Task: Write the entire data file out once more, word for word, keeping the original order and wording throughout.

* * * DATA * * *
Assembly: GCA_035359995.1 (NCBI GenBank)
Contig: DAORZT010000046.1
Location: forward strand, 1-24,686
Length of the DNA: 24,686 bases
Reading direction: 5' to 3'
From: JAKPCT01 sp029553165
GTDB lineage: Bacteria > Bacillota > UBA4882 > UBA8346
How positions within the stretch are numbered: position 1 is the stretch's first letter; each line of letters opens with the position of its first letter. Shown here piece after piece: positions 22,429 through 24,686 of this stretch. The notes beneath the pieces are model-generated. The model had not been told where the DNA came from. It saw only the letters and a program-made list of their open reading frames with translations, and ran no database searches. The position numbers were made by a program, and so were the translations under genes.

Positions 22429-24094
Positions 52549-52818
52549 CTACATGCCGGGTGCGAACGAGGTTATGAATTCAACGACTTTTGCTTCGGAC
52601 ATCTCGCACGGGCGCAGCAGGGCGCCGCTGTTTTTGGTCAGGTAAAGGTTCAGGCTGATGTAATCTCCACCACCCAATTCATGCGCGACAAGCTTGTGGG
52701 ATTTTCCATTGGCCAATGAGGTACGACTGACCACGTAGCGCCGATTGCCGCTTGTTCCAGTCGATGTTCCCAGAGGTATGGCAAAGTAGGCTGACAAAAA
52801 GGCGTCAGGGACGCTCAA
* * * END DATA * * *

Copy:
Assembly: GCA_035359995.1 (NCBI GenBank)
Contig: DAORZT010000046.1
Location: forward strand, 1-24,686
Length of the DNA: 24,686 bases
Reading direction: 5' to 3'
From: JAKPCT01 sp029553165
GTDB lineage: Bacteria > Bacillota > UBA4882 > UBA8346
How positions within the stretch are numbered: position 1 is the stretch's first letter; each line of letters opens with the position of its first letter. Shown here piece after piece: positions 22,429 through 24,686 of this stretch. The notes beneath the pieces are model-generated. The model had not been told where the DNA came from. It saw only the letters and a program-made list of their open reading frames with translations, and ran no database searches. The position numbers were made by a program, and so were the translations under genes.

Positions 22429-24094
Positions 52549-52818
52549 CTACATGCCGGGTGCGAACGAGGTTATGAATTCAACGACTTTTGCTTCGGAC
52601 ATCTCGCACGGGCGCAGCAGGGCGCCGCTGTTTTTGGTCAGGTAAAGGTTCAGGCTGATGTAATCTCCACCACCCAATTCATGCGCGACAAGCTTGTGGG
52701 ATTTTCCATTGGCCAATGAGGTACGACTGACCACGTAGCGCCGATTGCCGCTTGTTCCAGTCGATGTTCCCAGAGGTATGGCAAAGTAGGCTGACAAAAA
52801 GGCGTCAGGGACGCTCAA